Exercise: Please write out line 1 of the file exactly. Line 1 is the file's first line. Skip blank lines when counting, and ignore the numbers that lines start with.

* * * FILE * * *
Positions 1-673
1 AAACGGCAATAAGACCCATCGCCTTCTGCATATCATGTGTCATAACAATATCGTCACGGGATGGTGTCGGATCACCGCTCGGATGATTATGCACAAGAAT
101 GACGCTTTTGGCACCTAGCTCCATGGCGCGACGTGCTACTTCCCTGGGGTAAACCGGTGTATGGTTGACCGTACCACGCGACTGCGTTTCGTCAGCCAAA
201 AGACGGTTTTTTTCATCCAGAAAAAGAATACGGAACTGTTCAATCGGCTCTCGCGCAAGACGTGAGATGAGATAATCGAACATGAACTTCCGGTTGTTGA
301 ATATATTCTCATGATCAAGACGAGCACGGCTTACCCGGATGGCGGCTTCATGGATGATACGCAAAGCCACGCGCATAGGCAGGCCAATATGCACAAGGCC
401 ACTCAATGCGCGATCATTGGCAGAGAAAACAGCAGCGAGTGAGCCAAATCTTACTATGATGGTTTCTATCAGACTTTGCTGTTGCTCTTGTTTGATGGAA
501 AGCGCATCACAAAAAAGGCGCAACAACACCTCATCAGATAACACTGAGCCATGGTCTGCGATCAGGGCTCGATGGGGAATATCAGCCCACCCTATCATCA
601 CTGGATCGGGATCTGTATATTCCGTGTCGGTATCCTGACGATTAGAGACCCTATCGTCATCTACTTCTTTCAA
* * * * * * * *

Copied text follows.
Positions 1-673